24. A device comprising:
a sigma-delta modulator including at least one successive approximation converter, wherein an output of the sigma-delta modulator is a ten bit signed binary output.
25. The device of
26. A method, comprising:
forming a successive approximation converter; and
forming a sigma-delta modulator including the successive approximation converter,
wherein forming the successive approximation converter includes selecting a bit resolution for the successive approximation converter based on a signal to quantization specification being greater than a particular value.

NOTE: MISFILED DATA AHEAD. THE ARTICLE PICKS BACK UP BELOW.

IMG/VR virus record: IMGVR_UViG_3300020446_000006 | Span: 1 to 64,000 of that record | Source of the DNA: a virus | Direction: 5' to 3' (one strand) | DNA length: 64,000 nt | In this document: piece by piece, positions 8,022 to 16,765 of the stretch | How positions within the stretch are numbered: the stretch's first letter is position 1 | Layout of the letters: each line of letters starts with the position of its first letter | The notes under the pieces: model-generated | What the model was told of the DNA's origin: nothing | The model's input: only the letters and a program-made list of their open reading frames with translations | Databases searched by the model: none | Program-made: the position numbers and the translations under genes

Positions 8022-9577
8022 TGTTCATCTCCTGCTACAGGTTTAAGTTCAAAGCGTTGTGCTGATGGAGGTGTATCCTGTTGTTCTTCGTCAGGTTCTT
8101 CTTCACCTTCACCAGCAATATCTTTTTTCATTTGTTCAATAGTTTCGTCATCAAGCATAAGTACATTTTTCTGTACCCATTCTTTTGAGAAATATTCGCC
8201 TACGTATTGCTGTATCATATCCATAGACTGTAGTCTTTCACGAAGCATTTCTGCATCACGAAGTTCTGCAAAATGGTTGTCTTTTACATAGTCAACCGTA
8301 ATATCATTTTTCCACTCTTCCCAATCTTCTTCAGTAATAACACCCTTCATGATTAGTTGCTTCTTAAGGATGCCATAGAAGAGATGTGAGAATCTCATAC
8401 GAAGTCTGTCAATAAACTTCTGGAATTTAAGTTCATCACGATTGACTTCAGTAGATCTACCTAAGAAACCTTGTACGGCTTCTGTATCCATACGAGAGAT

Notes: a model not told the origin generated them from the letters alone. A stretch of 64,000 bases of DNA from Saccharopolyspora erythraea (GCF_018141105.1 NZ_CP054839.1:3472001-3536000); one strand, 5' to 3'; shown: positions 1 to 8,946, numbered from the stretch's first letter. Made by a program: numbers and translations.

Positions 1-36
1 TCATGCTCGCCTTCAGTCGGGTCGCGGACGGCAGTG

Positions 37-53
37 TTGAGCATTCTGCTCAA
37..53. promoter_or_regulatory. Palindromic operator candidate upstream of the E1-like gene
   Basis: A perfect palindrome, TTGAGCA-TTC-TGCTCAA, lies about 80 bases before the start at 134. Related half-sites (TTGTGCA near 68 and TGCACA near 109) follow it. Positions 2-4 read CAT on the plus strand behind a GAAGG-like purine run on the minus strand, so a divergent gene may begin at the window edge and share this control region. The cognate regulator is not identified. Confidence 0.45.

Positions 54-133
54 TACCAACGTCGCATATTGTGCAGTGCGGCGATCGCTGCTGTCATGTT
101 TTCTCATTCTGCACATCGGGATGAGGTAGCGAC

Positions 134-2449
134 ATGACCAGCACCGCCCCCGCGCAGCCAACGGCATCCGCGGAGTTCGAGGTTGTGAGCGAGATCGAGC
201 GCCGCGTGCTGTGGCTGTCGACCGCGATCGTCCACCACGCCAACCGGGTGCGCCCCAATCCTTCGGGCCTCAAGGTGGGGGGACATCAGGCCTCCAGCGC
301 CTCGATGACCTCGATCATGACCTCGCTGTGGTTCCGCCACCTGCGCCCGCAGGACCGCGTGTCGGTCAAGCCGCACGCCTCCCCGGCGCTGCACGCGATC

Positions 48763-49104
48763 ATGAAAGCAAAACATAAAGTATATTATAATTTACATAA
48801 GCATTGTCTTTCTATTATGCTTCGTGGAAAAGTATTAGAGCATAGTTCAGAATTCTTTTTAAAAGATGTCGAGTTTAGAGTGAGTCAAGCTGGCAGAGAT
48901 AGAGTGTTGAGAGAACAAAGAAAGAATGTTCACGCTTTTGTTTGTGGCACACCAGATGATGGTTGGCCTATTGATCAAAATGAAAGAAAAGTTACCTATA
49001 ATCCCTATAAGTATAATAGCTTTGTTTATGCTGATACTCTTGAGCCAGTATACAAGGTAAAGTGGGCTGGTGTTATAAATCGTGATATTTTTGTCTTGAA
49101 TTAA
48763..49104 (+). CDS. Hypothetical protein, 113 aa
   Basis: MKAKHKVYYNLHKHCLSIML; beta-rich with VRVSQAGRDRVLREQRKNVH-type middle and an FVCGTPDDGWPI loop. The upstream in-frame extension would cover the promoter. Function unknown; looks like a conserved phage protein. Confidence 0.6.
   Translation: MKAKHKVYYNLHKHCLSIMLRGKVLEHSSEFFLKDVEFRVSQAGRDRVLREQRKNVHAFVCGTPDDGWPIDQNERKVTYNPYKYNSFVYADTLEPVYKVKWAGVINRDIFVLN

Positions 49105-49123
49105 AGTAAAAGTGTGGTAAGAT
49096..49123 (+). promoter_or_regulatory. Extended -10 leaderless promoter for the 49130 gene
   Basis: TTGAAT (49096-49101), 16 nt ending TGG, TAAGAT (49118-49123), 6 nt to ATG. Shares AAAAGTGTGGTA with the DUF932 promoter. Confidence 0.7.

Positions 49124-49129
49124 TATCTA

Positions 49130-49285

27. The method of
28. A method, comprising:
forming a successive approximation converter; and
forming a sigma-delta modulator including the successive approximation converter,
wherein forming the successive approximation converter includes selecting a bit resolution for the successive approximation converter based on voltage headroom.